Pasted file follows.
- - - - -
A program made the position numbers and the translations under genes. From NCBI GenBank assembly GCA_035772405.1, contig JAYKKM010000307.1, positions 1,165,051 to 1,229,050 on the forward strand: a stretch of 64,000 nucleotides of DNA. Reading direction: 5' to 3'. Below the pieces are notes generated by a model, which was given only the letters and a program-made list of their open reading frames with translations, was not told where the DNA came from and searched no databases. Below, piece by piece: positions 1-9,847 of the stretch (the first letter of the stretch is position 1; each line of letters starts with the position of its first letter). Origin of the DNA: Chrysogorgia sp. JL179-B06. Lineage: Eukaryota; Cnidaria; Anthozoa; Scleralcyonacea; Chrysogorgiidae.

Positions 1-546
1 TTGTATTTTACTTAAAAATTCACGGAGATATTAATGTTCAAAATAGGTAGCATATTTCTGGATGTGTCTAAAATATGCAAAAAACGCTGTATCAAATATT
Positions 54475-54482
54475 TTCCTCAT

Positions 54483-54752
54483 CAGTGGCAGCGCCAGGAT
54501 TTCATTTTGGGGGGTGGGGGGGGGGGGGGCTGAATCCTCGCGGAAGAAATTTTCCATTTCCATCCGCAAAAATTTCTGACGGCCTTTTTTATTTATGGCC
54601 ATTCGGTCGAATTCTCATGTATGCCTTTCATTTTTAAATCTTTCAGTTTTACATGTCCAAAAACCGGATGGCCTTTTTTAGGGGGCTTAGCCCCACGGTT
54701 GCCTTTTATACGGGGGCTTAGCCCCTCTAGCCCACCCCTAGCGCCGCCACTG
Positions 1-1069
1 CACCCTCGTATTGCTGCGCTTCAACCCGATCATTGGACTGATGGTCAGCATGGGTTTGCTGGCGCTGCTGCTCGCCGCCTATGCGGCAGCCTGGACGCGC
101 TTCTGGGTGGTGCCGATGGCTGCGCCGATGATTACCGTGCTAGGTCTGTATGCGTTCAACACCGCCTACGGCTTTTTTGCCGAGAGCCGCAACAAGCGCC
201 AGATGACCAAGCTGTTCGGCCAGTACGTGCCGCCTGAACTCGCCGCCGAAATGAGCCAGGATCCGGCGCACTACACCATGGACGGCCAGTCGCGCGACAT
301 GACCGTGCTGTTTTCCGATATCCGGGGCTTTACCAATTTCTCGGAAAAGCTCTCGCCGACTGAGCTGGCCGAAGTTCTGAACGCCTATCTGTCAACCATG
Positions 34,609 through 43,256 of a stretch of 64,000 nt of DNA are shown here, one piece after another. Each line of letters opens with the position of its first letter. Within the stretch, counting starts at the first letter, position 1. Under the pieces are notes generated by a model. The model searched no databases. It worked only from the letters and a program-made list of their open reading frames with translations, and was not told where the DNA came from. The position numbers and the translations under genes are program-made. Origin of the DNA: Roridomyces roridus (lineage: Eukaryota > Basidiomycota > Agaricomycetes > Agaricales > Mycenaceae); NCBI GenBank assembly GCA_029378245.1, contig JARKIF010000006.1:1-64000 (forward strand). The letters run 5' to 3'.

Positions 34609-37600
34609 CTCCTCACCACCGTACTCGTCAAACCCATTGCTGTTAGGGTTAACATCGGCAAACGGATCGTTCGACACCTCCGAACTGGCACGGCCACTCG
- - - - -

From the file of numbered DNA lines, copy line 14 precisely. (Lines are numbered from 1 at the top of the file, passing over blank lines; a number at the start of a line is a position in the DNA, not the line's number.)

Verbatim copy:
201 AGATGACCAAGCTGTTCGGCCAGTACGTGCCGCCTGAACTCGCCGCCGAAATGAGCCAGGATCCGGCGCACTACACCATGGACGGCCAGTCGCGCGACAT